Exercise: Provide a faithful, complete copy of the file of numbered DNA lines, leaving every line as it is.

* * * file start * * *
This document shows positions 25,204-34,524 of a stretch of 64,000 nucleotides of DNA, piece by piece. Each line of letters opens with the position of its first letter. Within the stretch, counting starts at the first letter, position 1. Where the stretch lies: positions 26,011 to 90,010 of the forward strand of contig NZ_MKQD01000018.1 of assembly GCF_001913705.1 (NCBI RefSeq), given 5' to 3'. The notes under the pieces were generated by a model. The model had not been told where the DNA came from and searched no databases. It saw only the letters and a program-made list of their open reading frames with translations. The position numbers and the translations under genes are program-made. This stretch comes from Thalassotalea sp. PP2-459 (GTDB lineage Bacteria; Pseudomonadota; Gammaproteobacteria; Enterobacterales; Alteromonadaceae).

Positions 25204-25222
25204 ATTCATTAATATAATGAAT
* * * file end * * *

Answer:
This document shows positions 25,204-34,524 of a stretch of 64,000 nucleotides of DNA, piece by piece. Each line of letters opens with the position of its first letter. Within the stretch, counting starts at the first letter, position 1. Where the stretch lies: positions 26,011 to 90,010 of the forward strand of contig NZ_MKQD01000018.1 of assembly GCF_001913705.1 (NCBI RefSeq), given 5' to 3'. The notes under the pieces were generated by a model. The model had not been told where the DNA came from and searched no databases. It saw only the letters and a program-made list of their open reading frames with translations. The position numbers and the translations under genes are program-made. This stretch comes from Thalassotalea sp. PP2-459 (GTDB lineage Bacteria; Pseudomonadota; Gammaproteobacteria; Enterobacterales; Alteromonadaceae).

Positions 25204-25222
25204 ATTCATTAATATAATGAAT